“Stonehenge itself was a massive undertaking, requiring the labour of thousands to move stones from as far away as west Wales, shaping them and erecting them.

“Just the work itself, requiring everyone literally to pull together, would have been an act of unification.”

Stonehenge may also have been built in a place that already had special significance for prehistoric Britons

‘Centre of the world’

The SRP team found that its solstice-aligned avenue sits upon a series of natural landforms that, by chance, form an axis between the directions of midsummer sunrise and midwinter sunset.

“When we stumbled across this extraordinary natural arrangement of the sun’s path being marked in the land, we realised that prehistoric people selected this place to build Stonehenge because of its pre-ordained significance,” said Mr Parker Pearson.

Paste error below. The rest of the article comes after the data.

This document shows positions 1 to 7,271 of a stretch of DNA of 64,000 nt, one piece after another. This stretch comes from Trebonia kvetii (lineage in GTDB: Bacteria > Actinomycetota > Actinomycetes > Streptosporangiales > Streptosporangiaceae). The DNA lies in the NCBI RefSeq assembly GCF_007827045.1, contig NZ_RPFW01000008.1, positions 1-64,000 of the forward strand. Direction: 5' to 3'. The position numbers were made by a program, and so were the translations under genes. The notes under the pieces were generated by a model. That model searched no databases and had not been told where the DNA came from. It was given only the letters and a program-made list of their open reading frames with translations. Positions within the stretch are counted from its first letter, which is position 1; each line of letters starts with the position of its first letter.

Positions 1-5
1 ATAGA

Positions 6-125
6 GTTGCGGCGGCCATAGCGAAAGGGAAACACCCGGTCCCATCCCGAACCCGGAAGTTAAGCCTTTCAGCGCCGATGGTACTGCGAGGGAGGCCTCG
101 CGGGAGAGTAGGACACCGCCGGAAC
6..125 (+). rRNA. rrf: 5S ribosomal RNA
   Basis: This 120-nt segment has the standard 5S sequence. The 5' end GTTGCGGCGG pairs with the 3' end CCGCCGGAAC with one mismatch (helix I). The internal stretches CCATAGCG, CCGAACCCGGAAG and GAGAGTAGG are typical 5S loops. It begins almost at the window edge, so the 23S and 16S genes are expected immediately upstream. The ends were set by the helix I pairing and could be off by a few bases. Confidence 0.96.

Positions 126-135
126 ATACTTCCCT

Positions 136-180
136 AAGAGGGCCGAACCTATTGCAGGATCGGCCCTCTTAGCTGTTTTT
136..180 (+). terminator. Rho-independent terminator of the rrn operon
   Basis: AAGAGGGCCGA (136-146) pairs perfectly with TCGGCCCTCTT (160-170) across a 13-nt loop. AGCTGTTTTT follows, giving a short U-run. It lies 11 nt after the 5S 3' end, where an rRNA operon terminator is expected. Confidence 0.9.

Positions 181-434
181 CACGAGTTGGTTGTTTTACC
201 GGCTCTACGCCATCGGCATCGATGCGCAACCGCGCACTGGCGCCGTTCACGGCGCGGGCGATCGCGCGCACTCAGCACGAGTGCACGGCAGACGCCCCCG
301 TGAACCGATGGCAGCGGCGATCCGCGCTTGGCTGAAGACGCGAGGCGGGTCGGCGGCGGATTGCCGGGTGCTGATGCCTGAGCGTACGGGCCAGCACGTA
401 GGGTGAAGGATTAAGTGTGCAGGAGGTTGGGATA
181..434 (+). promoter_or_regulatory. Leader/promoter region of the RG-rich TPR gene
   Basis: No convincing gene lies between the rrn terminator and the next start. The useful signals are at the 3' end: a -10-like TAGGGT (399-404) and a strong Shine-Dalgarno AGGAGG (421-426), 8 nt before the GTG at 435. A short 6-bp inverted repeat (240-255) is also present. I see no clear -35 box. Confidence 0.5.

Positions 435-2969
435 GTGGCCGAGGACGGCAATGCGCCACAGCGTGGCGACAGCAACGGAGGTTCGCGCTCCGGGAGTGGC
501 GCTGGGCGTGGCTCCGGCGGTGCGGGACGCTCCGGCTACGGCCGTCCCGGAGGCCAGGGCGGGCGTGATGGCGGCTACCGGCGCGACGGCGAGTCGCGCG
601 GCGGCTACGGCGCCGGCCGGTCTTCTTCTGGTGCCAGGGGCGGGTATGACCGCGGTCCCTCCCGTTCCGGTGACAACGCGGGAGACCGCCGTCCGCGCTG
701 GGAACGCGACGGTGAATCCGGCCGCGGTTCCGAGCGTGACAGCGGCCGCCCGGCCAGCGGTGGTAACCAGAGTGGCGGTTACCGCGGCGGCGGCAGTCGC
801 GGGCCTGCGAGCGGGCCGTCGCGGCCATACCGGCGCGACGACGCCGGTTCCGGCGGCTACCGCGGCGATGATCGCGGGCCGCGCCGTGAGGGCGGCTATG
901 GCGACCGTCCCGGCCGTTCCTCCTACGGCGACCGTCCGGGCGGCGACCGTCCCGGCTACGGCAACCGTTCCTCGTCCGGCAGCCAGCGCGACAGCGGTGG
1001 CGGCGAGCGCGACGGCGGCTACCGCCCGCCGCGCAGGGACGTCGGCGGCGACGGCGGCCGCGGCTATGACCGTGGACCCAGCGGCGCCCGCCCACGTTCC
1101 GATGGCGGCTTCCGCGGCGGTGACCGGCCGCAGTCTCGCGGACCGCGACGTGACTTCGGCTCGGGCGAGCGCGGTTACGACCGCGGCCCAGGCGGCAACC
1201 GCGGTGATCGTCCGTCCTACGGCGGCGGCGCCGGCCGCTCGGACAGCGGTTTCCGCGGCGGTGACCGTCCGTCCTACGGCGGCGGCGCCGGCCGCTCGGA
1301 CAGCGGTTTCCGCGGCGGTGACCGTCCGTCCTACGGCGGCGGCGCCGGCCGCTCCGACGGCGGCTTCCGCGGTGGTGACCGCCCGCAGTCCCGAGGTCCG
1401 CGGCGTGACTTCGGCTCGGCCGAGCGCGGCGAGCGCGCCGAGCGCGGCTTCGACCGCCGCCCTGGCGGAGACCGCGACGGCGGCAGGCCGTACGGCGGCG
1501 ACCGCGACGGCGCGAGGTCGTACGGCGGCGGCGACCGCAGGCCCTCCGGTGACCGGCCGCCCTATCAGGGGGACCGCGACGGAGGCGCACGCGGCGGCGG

“This might explain why there are eight monuments in the Stonehenge area with solstitial alignments, a number unmatched anywhere else.

“Perhaps they saw this place as the centre of the world”.

Previous theories suggesting the great stone circle was inspired by ancient Egyptians or extra-terrestrials have been firmly rejected by researchers.

“All the architectural influences for Stonehenge can be found in previous monuments and buildings within Britain, with origins in Wales and Scotland,” said Mr Parker Pearson.

“In fact, Britain’s Neolithic people were isolated from the rest of Europe for centuries.

“Britain may have become unified but there was no interest in interacting with people across the Channel.

“Stonehenge appears to have been the last gasp of this Stone Age culture, which was isolated from Europe and from the new technologies of metal tools and the wheel.”